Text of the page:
Bill Nighy is an actor’s actor.
Over the past four decades, he’s appeared in well over 50 features, including some of the most beloved film franchises of all time—maybe you’ve heard of Pirates of the Caribbean or Harry Potter?—not to mention a countless number of TV series, video games and stage performances. Nighy’s ubiquity is completely unsurprising; his unique charm lends itself to roles as varied as his influences, which range from (as he tells it) Ernest Hemingway’s early stories to Adam Sandler’s performance in Punch-Drunk Love.
Nighy’s iconic BAFTA award-winning performance as the lovably bitter Billy Mack, the washed-up rock star of Love, Actually, couldn’t be further from his character in director Juan Carlos Medina’s upcoming thriller The Limehouse Golem. Even as a Victorian-era Scotland Yard inspector investigating a series of gruesome murders, Nighy manages to imbue his performance with the same sense of humility that comes across in his more comedic roles.
Not unexpectedly, that modesty came across when I caught up with him via phone to see what experiential knowledge he had to share with his fellow creators. – K.R.
1. Don’t take drugs, pay your taxes, and if anyone says you have to feel everything, call a cab.
2. I like trailer days when it’s raining—in other words, where you get called to work very early in the morning and then, because of one reason or the other, you don’t work all day, and they leave you in the trailer, and it’s raining on the roof, and you’ve got a good book and music and a kettle for tea. That’s one of my favorite things, because then you’re in a limbo where no one can reach you. It’s stolen time.
3. Lots of people have difficulty sleeping before the first day of a shoot. I always seem to arrange to arrive already exhausted before I even start. That’s irritating. Even though I do everything right and I have a bath, and I go to bed at 10 o’clock, and I do some exercises, and don’t drink coffee after two o’clock.
4. Acting is instinctive. I don’t think there is any training that’s necessary. Acting is action; it’s physical and it’s vocal. A passive activity like watching or reading isn’t going to help you do something that’s active, and [acting isn’t] cerebral, necessarily, so thinking about it isn’t going get the baby bathed, either. Just doing it and repeating it seems to be the thing.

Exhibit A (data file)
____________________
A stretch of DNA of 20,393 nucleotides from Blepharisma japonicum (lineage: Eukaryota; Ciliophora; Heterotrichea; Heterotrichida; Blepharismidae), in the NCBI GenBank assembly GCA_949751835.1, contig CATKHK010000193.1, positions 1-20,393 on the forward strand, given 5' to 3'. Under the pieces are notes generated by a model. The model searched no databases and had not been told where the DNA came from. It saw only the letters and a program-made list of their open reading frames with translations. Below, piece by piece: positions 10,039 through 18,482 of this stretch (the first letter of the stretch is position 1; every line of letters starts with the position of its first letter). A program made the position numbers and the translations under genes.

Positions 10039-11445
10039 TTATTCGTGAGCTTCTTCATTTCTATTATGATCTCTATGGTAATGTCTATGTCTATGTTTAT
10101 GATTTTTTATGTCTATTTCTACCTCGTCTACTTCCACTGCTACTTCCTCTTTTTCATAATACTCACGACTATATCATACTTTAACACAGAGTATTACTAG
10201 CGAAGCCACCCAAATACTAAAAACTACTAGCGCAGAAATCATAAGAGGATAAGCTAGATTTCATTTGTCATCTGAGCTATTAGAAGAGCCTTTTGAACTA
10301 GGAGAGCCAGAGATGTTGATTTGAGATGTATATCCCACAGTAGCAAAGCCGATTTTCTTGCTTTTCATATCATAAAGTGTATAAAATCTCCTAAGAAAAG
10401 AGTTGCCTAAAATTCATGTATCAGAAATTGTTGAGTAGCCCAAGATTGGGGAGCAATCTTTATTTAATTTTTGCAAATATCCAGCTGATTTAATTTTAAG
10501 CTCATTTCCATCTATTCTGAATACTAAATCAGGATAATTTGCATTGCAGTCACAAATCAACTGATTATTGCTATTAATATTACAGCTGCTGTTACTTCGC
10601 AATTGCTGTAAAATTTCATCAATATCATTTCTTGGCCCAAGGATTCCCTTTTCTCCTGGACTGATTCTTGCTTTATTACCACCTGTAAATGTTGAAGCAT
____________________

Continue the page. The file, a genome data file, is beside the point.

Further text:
5. It doesn’t matter how old you are. Acting isn’t something that necessarily gains from experience. If you’re starting out, you could be guided by your director, guided by the example of the other actors, but you don’t have to wait to be any good. Often you see very young performers who are far more accomplished than older people will ever be, and it’s not to do with age or with experience. And the idea that people who have experienced things in life will be able to act them better is of course completely, comically ludicrous.
6. My confidence—or at least my ability to suspend my disbelief in my ability—has grown, largely out of desperation, so therefore I’ve been able to operate better. I don’t think there’s anything I do now that, if I had believed in myself, I couldn’t have done when I was 21.
7. Before going on stage recently in New York, in Skylight by David Hare with Carey Mulligan, I would give a photographic portrait of Eric Morecambe, the great English comic. I would put my black-rimmed glasses to one side at an angle over my nose, I would put two fingers to my head in a two-fingered salute and I would click my heels together military-style and feign a groin injury to make myself laugh. It’s all in honor of Eric. It places me in an honorable tradition, and it slightly changes the weather in my head. MM
As told to Ko Ricker.
The Limehouse Golem opens in theaters September 8, 2017, courtesy of RLJ Entertainment.